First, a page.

2 years of blue balls now over.
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Interview by Jeff Schmuck
Photos by Alex O'Brien, Erin Valverde Pollard, Justin Wiegand & Ike Smith
Hey Eric, how's it going?
Very well, thank-you.
How was your summer?
It was good. It wasn't the most normal summer for me but it was good. Got some Nimbus stuff done and did a lot of design work, but not a ton of skiing. I kind of injured my knee in late April so I've been taking some time off to keep it strong. Pretty much editing and the gym has been my life.
You're dropping your second webisode of the year right now with En Route Nomads as the follow-up to En Route Departure. Tell us about it.
It's actually our favorite webisode yet. I spoke with Pep and Benchetler, who both have super strong parts, and they said it was their favorite edit that we've done so far. So we're super excited to see how people react to it. It's basically the normal format of what we do, where we travel for two months and document what happens along the way, and it was definitely a fun-filled couple of months.
En Route Departure from NIMBUS INDEPENDENT on Vimeo.
How will Nomads differ from Departure?
Departure started out with some early season shredding at Mammoth and then we took off to ride that military base, which was all of kind sled-based, and then the last part of it was really travel-oriented. Us traveling to Italy and not really knowing where we were going, because we really wanted it to be more travel driven like last year's En Route's were. But Nomads is more about us traveling to each other's backyards out of our cars for two months of the year, which for the last six or seven years of our lives has kind of been our existence. So we really wanted to do something that was based off of that idea and so forth. So it's different in the sense that it's centered more around what we're use to doing in our normal activities as skiers, as opposed to going out on a limb and traveling somewhere far off.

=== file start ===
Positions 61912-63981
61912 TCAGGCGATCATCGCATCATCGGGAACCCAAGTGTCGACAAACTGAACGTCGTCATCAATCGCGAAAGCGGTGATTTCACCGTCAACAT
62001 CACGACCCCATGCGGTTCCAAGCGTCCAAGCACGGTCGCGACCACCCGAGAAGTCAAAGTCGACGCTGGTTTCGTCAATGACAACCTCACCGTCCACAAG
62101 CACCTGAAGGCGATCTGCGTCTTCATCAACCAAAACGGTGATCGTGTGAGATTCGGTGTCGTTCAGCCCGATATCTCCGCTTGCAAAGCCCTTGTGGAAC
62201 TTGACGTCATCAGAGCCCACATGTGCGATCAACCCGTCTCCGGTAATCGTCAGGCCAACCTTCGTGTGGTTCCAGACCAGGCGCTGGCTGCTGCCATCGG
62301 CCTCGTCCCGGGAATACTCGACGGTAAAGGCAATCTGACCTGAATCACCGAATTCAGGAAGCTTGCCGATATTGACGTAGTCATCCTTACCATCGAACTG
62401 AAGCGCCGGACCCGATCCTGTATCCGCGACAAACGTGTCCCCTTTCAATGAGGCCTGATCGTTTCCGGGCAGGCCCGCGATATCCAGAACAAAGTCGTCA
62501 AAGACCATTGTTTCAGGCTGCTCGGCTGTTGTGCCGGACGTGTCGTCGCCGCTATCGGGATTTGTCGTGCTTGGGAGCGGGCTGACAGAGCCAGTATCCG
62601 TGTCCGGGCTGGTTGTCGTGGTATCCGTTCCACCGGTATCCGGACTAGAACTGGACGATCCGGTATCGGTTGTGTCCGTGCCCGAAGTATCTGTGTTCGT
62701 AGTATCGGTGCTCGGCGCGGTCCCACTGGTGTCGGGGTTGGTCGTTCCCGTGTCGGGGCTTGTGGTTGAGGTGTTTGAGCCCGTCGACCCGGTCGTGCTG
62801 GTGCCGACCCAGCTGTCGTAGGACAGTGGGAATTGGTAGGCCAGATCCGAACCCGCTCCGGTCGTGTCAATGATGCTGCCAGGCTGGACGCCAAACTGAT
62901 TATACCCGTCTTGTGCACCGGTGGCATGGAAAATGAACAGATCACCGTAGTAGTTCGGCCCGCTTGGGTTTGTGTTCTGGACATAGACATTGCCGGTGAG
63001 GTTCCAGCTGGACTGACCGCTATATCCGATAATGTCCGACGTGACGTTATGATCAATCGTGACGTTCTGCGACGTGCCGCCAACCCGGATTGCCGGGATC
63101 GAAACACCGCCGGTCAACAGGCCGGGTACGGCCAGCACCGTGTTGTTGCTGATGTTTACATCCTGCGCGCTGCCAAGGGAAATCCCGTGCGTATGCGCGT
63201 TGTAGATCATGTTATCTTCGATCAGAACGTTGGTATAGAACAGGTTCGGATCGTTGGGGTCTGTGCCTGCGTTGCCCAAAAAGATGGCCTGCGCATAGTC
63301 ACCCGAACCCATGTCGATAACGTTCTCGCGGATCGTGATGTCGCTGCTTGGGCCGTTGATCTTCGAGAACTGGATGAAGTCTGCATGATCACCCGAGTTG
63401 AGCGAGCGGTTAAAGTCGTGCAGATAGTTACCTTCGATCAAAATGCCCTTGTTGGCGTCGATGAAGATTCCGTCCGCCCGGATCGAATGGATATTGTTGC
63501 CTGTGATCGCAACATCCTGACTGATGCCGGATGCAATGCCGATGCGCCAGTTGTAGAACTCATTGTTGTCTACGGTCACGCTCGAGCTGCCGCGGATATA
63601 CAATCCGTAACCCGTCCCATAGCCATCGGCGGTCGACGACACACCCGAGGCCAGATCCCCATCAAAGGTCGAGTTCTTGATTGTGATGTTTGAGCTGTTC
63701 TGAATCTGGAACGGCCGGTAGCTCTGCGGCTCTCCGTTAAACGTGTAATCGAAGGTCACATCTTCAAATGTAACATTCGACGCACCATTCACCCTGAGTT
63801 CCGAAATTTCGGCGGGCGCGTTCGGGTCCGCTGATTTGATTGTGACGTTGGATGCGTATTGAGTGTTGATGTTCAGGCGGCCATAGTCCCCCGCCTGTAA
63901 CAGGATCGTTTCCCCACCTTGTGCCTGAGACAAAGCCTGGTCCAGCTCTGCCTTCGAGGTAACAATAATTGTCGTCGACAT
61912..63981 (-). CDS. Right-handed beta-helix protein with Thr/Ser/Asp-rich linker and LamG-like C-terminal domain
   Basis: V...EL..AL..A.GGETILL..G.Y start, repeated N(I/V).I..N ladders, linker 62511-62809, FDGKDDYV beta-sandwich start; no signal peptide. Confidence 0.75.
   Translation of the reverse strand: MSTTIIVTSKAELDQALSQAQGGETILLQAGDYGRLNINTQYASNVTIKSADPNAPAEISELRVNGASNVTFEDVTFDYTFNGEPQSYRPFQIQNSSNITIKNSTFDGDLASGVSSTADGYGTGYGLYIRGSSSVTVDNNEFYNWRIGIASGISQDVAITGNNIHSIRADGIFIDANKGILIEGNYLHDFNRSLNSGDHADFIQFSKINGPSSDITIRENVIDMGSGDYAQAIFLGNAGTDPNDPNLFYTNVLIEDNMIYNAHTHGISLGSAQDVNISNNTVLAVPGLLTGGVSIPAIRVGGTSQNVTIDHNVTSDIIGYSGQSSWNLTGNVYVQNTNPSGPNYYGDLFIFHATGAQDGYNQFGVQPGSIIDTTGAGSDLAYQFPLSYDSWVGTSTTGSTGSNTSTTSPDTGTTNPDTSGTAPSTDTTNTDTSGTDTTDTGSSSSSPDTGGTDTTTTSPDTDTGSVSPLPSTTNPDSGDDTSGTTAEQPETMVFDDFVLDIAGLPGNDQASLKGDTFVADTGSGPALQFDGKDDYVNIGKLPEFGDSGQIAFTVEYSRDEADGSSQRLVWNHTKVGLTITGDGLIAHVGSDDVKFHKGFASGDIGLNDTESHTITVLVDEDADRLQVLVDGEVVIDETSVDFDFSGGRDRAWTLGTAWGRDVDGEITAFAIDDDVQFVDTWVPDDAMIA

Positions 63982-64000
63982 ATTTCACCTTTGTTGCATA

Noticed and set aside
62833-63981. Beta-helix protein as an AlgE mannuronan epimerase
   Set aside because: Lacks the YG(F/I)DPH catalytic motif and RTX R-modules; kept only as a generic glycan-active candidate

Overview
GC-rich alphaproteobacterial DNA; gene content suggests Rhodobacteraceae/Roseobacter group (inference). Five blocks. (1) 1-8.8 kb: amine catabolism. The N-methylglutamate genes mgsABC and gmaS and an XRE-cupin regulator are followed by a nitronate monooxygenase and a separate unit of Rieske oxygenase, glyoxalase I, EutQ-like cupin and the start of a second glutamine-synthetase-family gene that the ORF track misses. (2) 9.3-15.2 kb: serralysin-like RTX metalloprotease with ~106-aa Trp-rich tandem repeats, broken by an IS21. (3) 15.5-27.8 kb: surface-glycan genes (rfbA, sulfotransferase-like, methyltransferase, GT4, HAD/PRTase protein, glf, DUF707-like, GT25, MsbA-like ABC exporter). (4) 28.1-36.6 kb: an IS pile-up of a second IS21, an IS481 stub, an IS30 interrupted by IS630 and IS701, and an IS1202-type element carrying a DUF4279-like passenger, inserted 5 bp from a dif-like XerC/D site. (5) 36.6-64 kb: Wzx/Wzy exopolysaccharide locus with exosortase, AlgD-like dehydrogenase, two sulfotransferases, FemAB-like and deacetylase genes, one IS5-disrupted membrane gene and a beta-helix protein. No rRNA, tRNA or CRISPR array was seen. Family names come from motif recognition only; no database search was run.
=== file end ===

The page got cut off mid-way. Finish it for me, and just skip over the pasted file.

Since you guys came together to make Idea you've been a fairly tightly knit crew consisting of Pep Fujas, Andy Mahre, Chris Benchetler and yourself, but I know this year you added a few new riders. Who can we expect to see in the mix in Nomads?
We hooked with Sean Logan just for a minute, which was really cool, because he's an amazing skier with a super good head on his shoulders. Anthony Boronowski and Blake Nyman also put on quite a good show, and Andy Mahre is back in the mix after doing his thing with Warren Miller for a while. And of course there’s our regular crew of myself, Benchetler and Pep.
You're in your third year of operation now, and you were the first company to make full-length webisodes, which to a lot of people seemed like a bit of a gamble at the time but has since paved the way for so many others. Over the past few years, has it been easier to stick to that trend or become more challenging?
No it's been good for us. When we first started doing webisodes there wasn't really anything to base it off of, except for some influences from other sports, like surfing. There's a series called Drive Thru that we were all big fans of, so when we started Nimbus we decided to try doing something similar to that. And over the years we've toyed around with different formats, so it's definitely been a learning process for us in terms of seeing how the audience reacts to each webisode and which parts they like. But it can be difficult when you only film for a short period of time and you do something travel-based where you think, 'oh we're going to score for sure,' but you know you're going to have base x amount of the webisode off of that trip, because it's taking up half of your filming time. But we've been really lucky over the years, because we've pretty much scored wherever we've went at some point. Even if we just got two days of sun, we always seem to make it work, and have a ton of fun doing it.